Park County makes wolf arguments
by Cat Urbigkit, Pinedale Online!
July 5, 2007
Attorneys for the Park County Commission filed the county’s opening brief in the pending federal lawsuit over the U.S. Fish and Wildlife Service’s rejection of the Wyoming wolf management plan and petition to delist.
“While FWS is critical of the Wyoming plan regarding predator classification and unlicensed take outside the core habitat around Yellowstone Park, that criticism is unreasonable and arbitrary under the circumstances,” according to Park County.
“The classification of wolves as predators outside core habitat areas would result in no different results for wolves on the ground under the Wyoming plan as exist today under the federal management regime,” the brief states.
“With their efficient use of aircraft over intermixed public and private lands, the FWS is at least as efficient and no doubt more efficient at removal of wolves under the current federal regulatory mechanism as random predator hunters would be under the Wyoming plan. Yet FWS will not approve the Wyoming plan and begin the process of turning management over to the state.”
The Park County brief stated: “Hysteria exists over the term ‘predator’ under the dual status mechanism. Distaste for the term is not based in biology but rather in politics and emotion.”
The brief argued that the rejection of the wolf plan by FWS “sets forth an irrational fear of wolf extirpation under predator status based on historic practices. The fear that historic practices leading to wolf extirpation, often government-sponsored, would continue upon delisting is unsupported in the record.”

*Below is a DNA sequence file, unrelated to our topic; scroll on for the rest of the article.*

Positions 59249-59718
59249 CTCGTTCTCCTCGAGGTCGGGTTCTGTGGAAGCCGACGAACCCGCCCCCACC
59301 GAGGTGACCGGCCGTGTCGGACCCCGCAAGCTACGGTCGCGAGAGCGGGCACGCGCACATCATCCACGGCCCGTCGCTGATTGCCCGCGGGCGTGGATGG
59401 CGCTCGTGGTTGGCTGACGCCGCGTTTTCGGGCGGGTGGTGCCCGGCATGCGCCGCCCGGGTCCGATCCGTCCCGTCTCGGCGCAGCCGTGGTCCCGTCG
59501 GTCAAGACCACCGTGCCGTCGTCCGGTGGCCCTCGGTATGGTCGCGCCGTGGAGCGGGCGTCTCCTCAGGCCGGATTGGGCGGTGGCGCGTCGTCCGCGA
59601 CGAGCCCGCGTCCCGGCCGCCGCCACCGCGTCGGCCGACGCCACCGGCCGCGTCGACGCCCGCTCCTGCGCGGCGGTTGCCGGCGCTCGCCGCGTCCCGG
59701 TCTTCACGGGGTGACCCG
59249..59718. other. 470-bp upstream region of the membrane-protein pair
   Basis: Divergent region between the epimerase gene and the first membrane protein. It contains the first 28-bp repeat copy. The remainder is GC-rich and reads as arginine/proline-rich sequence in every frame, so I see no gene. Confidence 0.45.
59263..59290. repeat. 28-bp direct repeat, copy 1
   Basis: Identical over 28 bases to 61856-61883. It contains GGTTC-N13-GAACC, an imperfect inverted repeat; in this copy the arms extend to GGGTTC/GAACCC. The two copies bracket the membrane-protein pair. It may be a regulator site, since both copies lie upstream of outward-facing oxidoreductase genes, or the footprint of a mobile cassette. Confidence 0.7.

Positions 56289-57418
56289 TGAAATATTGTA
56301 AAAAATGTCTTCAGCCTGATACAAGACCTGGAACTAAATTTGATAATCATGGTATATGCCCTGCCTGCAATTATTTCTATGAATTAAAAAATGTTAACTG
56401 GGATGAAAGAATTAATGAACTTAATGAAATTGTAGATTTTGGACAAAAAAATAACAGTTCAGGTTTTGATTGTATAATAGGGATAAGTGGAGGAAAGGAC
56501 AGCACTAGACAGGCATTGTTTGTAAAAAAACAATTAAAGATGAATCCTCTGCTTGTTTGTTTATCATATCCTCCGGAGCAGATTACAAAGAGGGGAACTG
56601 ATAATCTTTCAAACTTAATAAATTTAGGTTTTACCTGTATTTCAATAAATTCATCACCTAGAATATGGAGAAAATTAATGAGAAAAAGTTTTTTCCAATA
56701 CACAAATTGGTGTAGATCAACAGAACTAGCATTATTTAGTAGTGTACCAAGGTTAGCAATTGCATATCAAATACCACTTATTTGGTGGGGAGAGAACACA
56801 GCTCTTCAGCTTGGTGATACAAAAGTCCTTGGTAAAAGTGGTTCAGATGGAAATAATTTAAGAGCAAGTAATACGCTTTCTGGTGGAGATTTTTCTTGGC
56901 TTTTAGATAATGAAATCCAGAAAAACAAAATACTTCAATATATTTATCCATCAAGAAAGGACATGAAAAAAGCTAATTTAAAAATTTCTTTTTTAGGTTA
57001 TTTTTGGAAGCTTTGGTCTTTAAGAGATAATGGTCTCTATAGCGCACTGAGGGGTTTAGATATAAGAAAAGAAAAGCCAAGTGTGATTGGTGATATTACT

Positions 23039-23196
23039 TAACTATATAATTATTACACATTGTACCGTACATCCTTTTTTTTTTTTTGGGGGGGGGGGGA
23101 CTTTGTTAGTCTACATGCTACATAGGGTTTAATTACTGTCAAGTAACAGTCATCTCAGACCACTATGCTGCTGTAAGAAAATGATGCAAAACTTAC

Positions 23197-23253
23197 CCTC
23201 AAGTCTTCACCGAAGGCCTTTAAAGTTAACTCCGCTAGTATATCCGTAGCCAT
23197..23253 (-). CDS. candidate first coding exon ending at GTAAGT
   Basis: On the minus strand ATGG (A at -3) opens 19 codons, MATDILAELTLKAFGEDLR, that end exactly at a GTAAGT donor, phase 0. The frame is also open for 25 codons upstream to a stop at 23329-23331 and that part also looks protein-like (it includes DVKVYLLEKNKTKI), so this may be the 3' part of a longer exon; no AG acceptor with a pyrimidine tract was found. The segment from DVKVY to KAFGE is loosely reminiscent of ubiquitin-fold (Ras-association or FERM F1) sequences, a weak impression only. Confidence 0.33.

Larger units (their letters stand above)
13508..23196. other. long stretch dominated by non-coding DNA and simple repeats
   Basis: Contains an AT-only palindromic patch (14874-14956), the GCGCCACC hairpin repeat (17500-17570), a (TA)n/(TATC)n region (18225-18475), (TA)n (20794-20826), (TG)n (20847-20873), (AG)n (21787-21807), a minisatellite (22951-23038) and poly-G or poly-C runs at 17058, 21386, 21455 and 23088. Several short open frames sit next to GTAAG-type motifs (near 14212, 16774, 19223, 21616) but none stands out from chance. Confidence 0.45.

The brief continues: “FWS concerns regarding predator status are irrelevant and speculative and the kind of political and emotional considerations that are improper under the Endangered Species Act’s ‘best science’ mandate required in delisting decisions.”
The brief concludes: “Because the FWS decision rejecting the Wyoming petition and the Wyoming plan is unreasonable this court need not defer to the agency’s conclusions. For this reason and those reasons otherwise set forth in the State of Wyoming’s brief, this Court should find the FWS decision arbitrary and capricious, an abuse of discretion, unsupported by substantial evidence and otherwise not in accordance with law.
“Park County agrees with the State of Wyoming that the remedy in this case is for the court to find that the Wyoming plan is an adequate regulatory mechanism, order the Federal Respondents to immediately approve the Wyoming plan and [Wyoming statute] and to include Wyoming in the pending proposal to delist the gray wolf in the Northern Rocky Mountain Distinct Population Segment. Further, the court should find that the Federal Respondents have unreasonably withheld action on the State of Wyoming’s petition to amend the gray wolf management regulations.”